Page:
It's a shame...
It’s an emotion that we don’t talk about a lot. When I think back to nursery school we learned the song “If you’re happy and you know it, clap your hands”, Oscar the Grouch taught us about being mad and there were lots of stories about being sad and crying. Shame was not in the top 10 list of emotions. What would the corresponding action be? Hide in the corner and get depressed?
While writing my memoir, I thought a lot about the feelings of shame I had as a child and young adult in relation to my ileostomy. The author Brené Brown encapsulated it very well when she wrote, “shame is easily understood as the fear of disconnection. Is there something about me that, if they know it or see it, I won’t be worthy of connection?” She also suggests that it is very hard for shame and empathy to co-exist. As I wrote my book, it became apparent to me that it was the fear of disconnect from my peers that drove me to be secretive about the bag on my abdomen. Shame didn’t rule my life, but it was always lingering in the background with regards to the function of my bag. The shame I felt was diluted by the empathy, acceptance and understanding I received from my family and the few friends I did take into my confidence. As I matured and grew more confident and trusting, the secrecy that had limited me in my earlier life was replaced with more and more openness. By being more open, I was rewarded with more understanding, and felt less ashamed.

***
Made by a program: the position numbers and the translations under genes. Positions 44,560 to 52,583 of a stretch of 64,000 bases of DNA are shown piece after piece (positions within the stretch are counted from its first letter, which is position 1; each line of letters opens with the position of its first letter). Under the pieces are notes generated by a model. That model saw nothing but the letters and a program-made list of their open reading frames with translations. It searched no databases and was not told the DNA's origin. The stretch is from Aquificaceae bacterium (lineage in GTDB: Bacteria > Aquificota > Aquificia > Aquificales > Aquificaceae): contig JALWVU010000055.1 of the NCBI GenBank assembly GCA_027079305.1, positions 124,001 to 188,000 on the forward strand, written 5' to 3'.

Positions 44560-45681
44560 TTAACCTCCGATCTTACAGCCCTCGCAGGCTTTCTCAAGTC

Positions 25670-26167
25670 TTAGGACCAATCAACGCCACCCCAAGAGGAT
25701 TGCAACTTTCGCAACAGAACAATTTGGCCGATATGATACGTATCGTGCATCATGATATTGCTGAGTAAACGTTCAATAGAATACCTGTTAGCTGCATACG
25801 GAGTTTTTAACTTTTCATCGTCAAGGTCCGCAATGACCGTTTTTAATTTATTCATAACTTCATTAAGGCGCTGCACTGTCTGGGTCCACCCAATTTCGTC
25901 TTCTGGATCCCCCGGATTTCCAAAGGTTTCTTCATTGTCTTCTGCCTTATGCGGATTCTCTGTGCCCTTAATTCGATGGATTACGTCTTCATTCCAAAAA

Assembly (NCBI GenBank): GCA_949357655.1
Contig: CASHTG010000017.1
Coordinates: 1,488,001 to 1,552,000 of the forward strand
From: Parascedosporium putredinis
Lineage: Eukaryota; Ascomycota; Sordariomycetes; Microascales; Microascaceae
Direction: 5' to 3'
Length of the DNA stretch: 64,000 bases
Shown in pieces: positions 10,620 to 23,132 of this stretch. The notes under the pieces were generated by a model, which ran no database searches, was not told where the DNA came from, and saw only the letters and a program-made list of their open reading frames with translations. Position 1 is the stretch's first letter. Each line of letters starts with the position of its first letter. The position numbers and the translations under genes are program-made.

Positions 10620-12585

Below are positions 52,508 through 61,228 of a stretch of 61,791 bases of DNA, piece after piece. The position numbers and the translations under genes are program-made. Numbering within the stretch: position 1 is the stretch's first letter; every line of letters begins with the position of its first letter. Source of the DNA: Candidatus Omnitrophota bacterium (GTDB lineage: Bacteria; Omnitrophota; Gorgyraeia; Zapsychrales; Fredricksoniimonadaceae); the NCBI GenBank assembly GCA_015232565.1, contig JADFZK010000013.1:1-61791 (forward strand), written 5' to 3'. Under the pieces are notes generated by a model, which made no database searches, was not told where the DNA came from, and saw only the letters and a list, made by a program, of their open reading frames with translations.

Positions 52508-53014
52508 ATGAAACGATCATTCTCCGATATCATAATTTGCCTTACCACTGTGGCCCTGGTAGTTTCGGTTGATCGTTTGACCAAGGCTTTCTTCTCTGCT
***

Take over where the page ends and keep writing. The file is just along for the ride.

I’ve had my ostomy for 40 years now and don’t worry about people’s reaction to my bag anymore.
It’s a pity I didn’t figure it out sooner, but it’s hard to blame my younger self, and I think I did what I needed to do at the time. The shame game is no fun and I don’t want to play it anymore.
p.s. if you want to see images of a young lovely with an ostomy, visit https://uncoverostomy.org/ A whole other blog post is needed to explain about how gobsmacked I felt when I found this website a year and a half ago!